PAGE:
Friday, November 07, 2014
The science of artificial olives
My Chemistry World Crucible column for November... And I really do want to give this a go one day.
How would you like your soup, madam – one lump or two? If you ever had the chance (and financial resources) to dine at elBulli on the Catalonian Costa Brava before it closed in 2011, you’ll understand how soup can be served this way. The celebrity chef Ferran Adrià has worked for years to perfect the technique of spherification, a method of encapsulating liquid foods in an edible polymer skin. It is one of the most striking coups of molecular gastronomy – cooking based on advanced chemistry – and I am reliably informed that elBulli’s spherificated olives, made from puréed olive, were out of this world.
[Actually the recommendation, from the RSC’s Phil Robinson, deserves to be quoted in full: “The spherificated olives certainly were good. But the rabbit brain and sea anemone dish was surf and turf too far removed for my taste.”]
Spherification goes back a long way. It was invented in the 1940s and patented for the production of “artificial edible cherries”. Innovative chefs such as Hervé This, the doyen of molecular gastronomy, explored it in later decades. It uses sodium alginate, a natural food thickener extracted from brown seaweed, which is gelated from solution when exposed to calcium ions. The usual method is to place a dollop of the food ingredient, mixed with sodium alginate, into a bath of a calcium salt such as calcium lactate gluconate. As it gels, the blob is pulled into a sphere by surface tension.
Adrià came across the technique in 2003 and began at once to experiment with it, creating ravioli-like dishes from puréed pea and mango and varying the recipes to tune the texture of the gel. But in 2005 the “scientific department” of his restaurant came up with a new approach that turned the chemistry inside out. Adrià realized that the liquid core could be kept more fluid by allowing it to grow a thin skin within a solution of sodium alginate. In other words, instead of adding alginate droplets to a calcium bath, he began adding liquids naturally rich in calcium (or supplemented with it if necessary) into an alginate bath. Within just a few minutes of this reverse spherification, the droplets develop a membrane tough enough for them to be lifted out gently on a spoon. After rinsing in water, they’re ready to eat: one bite releases a flood of the flavoursome ingredients, whether it’s tomato soup, puréed strawberries or olives. It works for just about any liquid, and is a rare example of haute cuisine that you can do at home – Adrià even supplies kits with all the ingredients.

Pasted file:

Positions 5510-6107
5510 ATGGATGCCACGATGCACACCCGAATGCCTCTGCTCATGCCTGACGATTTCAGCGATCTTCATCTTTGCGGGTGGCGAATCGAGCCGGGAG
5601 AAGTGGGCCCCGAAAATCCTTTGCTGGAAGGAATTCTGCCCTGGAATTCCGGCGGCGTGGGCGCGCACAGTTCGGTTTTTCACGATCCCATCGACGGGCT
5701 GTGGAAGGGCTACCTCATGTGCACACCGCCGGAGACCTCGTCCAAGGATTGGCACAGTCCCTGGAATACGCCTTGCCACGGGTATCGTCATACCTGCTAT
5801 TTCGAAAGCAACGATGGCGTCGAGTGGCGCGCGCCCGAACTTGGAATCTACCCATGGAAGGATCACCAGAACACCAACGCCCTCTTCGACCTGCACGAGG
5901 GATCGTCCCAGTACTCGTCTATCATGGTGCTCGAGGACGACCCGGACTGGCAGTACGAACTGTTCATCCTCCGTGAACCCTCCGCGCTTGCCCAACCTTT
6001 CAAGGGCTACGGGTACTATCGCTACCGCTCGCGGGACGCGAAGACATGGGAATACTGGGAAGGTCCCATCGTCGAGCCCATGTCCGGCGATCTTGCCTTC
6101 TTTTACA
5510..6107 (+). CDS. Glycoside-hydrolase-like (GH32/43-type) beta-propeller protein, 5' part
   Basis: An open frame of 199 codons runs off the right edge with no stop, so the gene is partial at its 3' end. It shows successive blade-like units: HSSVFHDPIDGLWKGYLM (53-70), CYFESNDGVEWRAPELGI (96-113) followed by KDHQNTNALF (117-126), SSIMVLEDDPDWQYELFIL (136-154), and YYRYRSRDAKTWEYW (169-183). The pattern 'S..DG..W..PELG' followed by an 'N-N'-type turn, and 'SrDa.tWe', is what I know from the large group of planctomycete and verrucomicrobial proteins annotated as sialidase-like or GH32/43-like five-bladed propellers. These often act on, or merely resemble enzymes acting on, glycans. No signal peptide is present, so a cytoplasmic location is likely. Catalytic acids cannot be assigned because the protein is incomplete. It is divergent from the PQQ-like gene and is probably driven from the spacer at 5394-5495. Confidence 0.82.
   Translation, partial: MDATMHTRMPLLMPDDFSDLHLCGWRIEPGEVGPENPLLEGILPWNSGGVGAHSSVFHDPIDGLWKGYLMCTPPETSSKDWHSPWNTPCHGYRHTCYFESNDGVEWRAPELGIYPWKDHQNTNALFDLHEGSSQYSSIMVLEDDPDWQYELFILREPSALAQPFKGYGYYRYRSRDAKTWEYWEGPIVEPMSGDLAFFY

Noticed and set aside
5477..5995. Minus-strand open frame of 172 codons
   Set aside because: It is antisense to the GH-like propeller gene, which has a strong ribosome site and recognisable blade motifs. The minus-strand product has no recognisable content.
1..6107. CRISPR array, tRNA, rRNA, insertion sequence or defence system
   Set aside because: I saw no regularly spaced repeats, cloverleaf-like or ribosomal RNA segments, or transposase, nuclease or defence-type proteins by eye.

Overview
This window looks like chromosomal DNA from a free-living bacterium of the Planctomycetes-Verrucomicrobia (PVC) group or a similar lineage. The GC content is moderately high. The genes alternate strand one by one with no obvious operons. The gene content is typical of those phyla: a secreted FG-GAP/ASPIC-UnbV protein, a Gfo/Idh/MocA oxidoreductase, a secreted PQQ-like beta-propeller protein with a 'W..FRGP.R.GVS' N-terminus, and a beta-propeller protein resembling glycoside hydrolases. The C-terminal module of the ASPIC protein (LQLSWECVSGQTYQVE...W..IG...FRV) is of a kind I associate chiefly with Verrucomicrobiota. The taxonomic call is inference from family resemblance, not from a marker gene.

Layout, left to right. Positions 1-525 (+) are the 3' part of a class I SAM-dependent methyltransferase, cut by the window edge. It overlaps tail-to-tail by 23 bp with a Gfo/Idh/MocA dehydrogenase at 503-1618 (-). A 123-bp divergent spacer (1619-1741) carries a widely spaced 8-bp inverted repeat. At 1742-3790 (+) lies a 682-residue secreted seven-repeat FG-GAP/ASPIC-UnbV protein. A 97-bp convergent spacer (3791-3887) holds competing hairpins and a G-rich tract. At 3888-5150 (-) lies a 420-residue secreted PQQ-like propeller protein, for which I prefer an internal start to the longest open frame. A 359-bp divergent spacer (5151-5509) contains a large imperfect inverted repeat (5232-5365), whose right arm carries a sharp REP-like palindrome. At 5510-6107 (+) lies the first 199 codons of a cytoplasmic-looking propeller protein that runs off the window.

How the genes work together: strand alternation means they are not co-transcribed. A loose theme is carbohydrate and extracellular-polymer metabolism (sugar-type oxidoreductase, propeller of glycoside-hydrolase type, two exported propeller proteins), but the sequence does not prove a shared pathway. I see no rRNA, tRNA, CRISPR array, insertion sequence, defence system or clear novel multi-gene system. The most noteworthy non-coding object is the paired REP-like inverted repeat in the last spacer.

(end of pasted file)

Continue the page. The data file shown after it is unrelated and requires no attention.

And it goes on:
The basic process of gelation is no mystery. But the details haven’t been clear. Why is calcium alginate a gel whereas the sodium salt is soluble? And what effect does the chemistry of the encapsulated fluid have on the membrane? To answer such questions, Adrià is collaborating with biophysicist Christophe Chipot of the University of Illinois at Urbana-Champaign and a team at Nankai University in Tianjin, China. In their first foray they used molecular dynamics simulations to study the process (H. Fu et al., J. Phys. Chem. B 118, 11747 (2014)).
Since it’s not feasible either to investigate a full-sized hors d’oeuvre this way or to include the chemical complexity of puréed olive, the researchers have looked at nanospheres of representative liquids such as a hydrocarbon (dodecane), a fatty acid (oleic) and its sodium and calcium salts. Alginate is a polysaccharide, a somewhat random copolymer of two sugars, and in the simulations these polymers encapsulated the core droplets in a hydrogel matrix. With calcium ions present the alginate forms a well-defined membrane, but with sodium oleate as the core the membrane failed to cohere into a compact form. Evidently the calcium ions are essential. Why? The researchers find that, while both sodium and calcium ions are coordinated to electron-donating oxygen atoms in the alginate chains, the average coordination number for calcium is a little over 3, while that for sodium is about 2. This means that calcium ions are considerably better at cross-linking the polysaccharide chains by chelation and thereby stabilizing the membrane network – a conclusion supported by thermodynamic calculations of the binding free energies.
A pure hydrocarbon core doesn’t easily grow a stable membrane either, even with calcium ions present, since it can neither sequester the ions to its surface nor benefit from direct interactions with the alginate, for example by hydrogen bonding, so as to adsorb a coating that the calcium ions can then cross-link. That’s why, if you want to make a spherificated morsel with an oily filling, the researchers say that “some avant-garde cuisine techniques” are needed – as Adrià has apparently already discovered.
elBulli closed because of the massive losses it was incurring, despite typical dining costs of around $250 per head and an absurdly oversubscribed booking list. It’s not clear what will spring from it now. The elBullifoundation announces that the restaurant will be replaced with an “exhibition centre” to “help understand its historical and culinary evolution”, to archive the history of cooking generally, and to “provide facilities related to the process of creativity.” It all sounds mysteriously intriguing, but I suspect most visitors will be hoping that there’s a café attached.